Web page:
Accounting choice in the presence of conflicting incentives
2017-02-17T01:23:16Z (GMT) by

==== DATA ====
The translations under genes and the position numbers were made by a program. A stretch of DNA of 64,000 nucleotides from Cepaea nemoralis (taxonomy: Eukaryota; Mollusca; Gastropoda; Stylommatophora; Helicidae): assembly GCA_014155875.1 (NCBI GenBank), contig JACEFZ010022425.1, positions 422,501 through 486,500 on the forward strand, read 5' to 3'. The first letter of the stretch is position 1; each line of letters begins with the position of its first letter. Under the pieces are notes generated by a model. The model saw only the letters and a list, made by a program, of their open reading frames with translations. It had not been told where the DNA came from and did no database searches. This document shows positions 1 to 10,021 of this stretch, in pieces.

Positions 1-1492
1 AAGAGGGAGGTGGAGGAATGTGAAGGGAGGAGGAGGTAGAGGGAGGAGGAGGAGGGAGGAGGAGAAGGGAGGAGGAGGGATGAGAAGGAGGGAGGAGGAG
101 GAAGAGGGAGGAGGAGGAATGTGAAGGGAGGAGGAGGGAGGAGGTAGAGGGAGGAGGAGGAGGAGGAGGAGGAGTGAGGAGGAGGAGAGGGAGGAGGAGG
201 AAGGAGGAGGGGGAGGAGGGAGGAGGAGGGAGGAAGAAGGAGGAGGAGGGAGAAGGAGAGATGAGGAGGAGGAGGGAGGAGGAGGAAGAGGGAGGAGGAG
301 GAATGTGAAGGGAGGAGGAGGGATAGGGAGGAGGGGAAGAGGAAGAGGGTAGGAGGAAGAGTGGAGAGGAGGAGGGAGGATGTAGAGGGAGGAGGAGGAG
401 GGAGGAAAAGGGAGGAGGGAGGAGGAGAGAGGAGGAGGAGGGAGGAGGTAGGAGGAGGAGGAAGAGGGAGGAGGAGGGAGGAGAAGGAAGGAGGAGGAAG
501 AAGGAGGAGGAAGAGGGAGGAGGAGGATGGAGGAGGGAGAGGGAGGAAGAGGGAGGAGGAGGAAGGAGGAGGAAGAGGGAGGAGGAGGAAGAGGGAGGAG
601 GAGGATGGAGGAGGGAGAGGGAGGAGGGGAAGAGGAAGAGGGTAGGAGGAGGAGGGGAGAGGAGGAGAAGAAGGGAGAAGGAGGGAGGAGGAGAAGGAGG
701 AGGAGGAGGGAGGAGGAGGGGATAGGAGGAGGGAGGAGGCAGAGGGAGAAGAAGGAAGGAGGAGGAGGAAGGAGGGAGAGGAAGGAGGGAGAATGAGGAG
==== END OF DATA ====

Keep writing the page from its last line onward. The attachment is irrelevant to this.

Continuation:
This study explores the still largely unexamined impact of multiple and conflicting incentives on a manager’s accounting choice as identified by Fields, Lys and Vincent (2001). Using a 2x2, between subjects, factorial design, two experiments were conducted using a sample of 116 Chief Financial Officers (hereinafter, CFOs) from a population of the top 700 companies listed on the Australian Stock Exchange. The study examines and tests hypotheses relating to incentives from each of the three classifications used by Fields et al. (2001): asset pricing, explicit contracting, and implicit contracting (the incentive to influence third parties such as customers, suppliers and employees). Insights were drawn from the disciplines of psychology and management to begin to form an understanding of this complex trade-off decision, and to assist in the development of hypotheses regarding this trade-off. Contrary to expectations based on the volume of financial accounting evidence on the importance of the asset pricing incentive, managers chose to avoid a debt covenant violation rather than meet their asset pricing benchmark when these incentives were in direct conflict. Given a conflict between a performance pricing clause and an implicit contracting incentive to protect their firm’s competitive position in imminent price negotiations, managers again prioritised the explicit contracting incentive. The study also contributes important survey evidence on the attitudes and perceptions of Australian CFOs regarding performance measures reported to stakeholders and the importance of meeting their expectations. This survey partially replicates that of Graham, Harvey and Rajgopal (2005)and as a consequence, offers an interesting comparison of the opinions of CFOs in Australia and the USA. Consistent with the counsel of Chan, Faff and Ramsay (2005), the survey results indicate that it may well be “imprudent to blindly extrapolate US findings to small market settings”. Conditional analysis of the survey responses finds that the characteristics that differentiate the Australian market from the US market (for example firm size and materials industry membership) are associated with differences in opinion between the CFOs in each setting. This study contributes primary evidence on the unexamined area of accounting choice under conflict. Such evidence is novel in that it is achieved with a lesser utilized methodology in response to the observation in Fields, et al. (2001) that research in accounting choice has exhausted certain techniques and would benefit from a fresh approach. Importantly, the theory developed in this thesis draws together insights from multiple disciplines to begin to develop a unified framework for the understanding and evaluation of choices made to satisfy multiple stakeholders. Further, the study contributes valuable insights on the attitudes of Australian CFOs towards performance measures and benchmarks and how these attitudes differ from those in the USA.